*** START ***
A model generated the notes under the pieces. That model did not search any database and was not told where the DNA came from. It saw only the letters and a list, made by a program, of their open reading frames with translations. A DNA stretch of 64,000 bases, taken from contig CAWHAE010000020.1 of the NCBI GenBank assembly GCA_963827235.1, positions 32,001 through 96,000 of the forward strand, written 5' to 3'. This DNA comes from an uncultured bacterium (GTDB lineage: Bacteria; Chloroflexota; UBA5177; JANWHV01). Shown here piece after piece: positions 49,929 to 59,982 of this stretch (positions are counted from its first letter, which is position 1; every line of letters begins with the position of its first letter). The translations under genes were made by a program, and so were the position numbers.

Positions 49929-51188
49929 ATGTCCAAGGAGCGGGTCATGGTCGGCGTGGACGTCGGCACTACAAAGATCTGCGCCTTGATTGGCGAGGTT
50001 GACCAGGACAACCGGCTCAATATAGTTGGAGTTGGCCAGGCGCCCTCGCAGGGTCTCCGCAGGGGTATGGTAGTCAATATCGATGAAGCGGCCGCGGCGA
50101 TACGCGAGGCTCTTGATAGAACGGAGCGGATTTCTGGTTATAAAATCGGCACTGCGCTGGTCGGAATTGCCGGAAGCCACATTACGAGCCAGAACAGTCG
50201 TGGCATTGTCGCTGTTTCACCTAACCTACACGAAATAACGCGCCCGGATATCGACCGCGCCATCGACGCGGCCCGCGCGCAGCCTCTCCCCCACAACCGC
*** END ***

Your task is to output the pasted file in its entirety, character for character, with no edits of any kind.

A model generated the notes under the pieces. That model did not search any database and was not told where the DNA came from. It saw only the letters and a list, made by a program, of their open reading frames with translations. A DNA stretch of 64,000 bases, taken from contig CAWHAE010000020.1 of the NCBI GenBank assembly GCA_963827235.1, positions 32,001 through 96,000 of the forward strand, written 5' to 3'. This DNA comes from an uncultured bacterium (GTDB lineage: Bacteria; Chloroflexota; UBA5177; JANWHV01). Shown here piece after piece: positions 49,929 to 59,982 of this stretch (positions are counted from its first letter, which is position 1; every line of letters begins with the position of its first letter). The translations under genes were made by a program, and so were the position numbers.

Positions 49929-51188
49929 ATGTCCAAGGAGCGGGTCATGGTCGGCGTGGACGTCGGCACTACAAAGATCTGCGCCTTGATTGGCGAGGTT
50001 GACCAGGACAACCGGCTCAATATAGTTGGAGTTGGCCAGGCGCCCTCGCAGGGTCTCCGCAGGGGTATGGTAGTCAATATCGATGAAGCGGCCGCGGCGA
50101 TACGCGAGGCTCTTGATAGAACGGAGCGGATTTCTGGTTATAAAATCGGCACTGCGCTGGTCGGAATTGCCGGAAGCCACATTACGAGCCAGAACAGTCG
50201 TGGCATTGTCGCTGTTTCACCTAACCTACACGAAATAACGCGCCCGGATATCGACCGCGCCATCGACGCGGCCCGCGCGCAGCCTCTCCCCCACAACCGC